The Hong Kong Observatory (HKO) and the Government Flying Service (GFS) held a joint press conference entitled “Storm Chasing with the New Dropsonde System” today (March 3) on the jointly introduced dropsonde system, which collects extra meteorological data on tropical cyclones to enhance the monitoring of typhoons.
Speaking at the joint press conference, the Controller of the GFS, Captain Michael Chan, said, “The new fixed-wing aircraft of the GFS commenced service in 2016. In addition to a high-frequency weather data probe which came with the aircraft, a new dropsonde system was installed. After flight operation assessments, the system performed its first mission in September 2016 when Typhoon Megi traversed the northern part of the South China Sea. The dropsonde mission was successfully completed. The GFS will work closely with HKO in the future such that, when tropical cyclones enter the South China Sea and may affect Hong Kong, the fixed-wing aircraft will be deployed where feasible to collect more meteorological data.”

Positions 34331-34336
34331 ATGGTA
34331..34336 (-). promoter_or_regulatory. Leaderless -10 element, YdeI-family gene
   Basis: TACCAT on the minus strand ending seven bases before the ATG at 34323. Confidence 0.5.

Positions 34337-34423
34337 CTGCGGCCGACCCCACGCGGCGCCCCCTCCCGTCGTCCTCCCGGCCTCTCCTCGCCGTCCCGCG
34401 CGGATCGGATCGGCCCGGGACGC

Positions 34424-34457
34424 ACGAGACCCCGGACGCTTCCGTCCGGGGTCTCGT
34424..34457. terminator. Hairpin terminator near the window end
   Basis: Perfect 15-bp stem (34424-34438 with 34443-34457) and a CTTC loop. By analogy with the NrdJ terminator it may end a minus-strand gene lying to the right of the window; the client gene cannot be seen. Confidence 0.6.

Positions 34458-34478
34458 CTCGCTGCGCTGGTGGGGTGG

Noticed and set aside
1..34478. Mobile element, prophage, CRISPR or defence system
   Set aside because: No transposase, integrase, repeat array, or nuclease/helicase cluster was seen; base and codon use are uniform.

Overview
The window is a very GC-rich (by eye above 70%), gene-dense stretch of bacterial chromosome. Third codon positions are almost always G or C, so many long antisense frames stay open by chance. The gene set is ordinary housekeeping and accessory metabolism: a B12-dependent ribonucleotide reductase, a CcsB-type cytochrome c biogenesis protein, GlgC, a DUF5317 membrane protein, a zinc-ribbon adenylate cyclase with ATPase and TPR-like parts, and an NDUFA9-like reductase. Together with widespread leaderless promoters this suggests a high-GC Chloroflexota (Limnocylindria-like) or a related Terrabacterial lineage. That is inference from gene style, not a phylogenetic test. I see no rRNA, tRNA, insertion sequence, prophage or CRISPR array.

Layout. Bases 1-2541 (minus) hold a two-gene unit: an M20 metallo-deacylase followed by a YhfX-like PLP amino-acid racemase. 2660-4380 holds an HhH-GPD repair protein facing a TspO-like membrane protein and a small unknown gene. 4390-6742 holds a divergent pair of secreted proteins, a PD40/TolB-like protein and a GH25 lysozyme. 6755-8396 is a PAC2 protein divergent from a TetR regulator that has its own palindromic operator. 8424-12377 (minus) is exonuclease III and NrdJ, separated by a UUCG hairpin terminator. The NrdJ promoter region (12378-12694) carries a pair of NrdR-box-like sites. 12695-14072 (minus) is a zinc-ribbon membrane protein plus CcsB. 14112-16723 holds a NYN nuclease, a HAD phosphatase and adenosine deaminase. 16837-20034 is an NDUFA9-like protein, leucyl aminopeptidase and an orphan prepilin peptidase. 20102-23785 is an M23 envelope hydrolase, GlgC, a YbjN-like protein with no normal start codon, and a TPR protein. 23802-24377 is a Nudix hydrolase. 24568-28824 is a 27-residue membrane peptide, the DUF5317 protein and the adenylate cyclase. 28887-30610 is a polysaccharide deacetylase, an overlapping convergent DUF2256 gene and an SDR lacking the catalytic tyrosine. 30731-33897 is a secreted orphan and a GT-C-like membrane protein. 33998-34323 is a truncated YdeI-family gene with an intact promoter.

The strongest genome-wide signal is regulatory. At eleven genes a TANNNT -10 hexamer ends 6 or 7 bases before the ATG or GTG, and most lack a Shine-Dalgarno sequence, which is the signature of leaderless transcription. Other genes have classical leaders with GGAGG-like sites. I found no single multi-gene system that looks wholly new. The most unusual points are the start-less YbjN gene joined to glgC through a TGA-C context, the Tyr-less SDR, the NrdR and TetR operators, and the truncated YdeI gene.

The Assistant Director of the HKO, Ms Sharon Lau, said the use of the dropsonde system enables first-hand meteorological data to be collected at various altitudes of the atmosphere, complementing the lack of conventional weather observations over the ocean, and facilitating the HKO in the analysis of the intensity and three-dimensional structure of tropical cyclones. The experience of similar dropsonde measurements suggests that the use of such collected data in numerical weather prediction models could help improve the prediction of typhoons.
The forecasting and warning of tropical cyclones rely on accurate meteorological measurements. Dropsonde technology uses an aircraft to release the dropsonde unit from a high altitude. The dropsonde unit contains meteorological measurement sensors and a global positioning system which record weather information such as wind direction, wind speed, temperature, air pressure and humidity at different altitudes during descent. The data are then transmitted back to the aircraft through a radio communication device. The meteorological data collected at various heights around a tropical cyclone, particularly the wind direction, wind speed and pressure readings near the sea surface, are valuable for the HKO to determine the location and intensity of the storm. Last year, a total of four missions were performed during the passage of Typhoon Megi and Tropical Storm Aere over the South China Sea.
A video about the dropsonde system jointly introduced by the HKO and the GFS can be viewed at the HKO’s YouTube channel: www.youtube.com/watch?v=-VWla0bFNvE.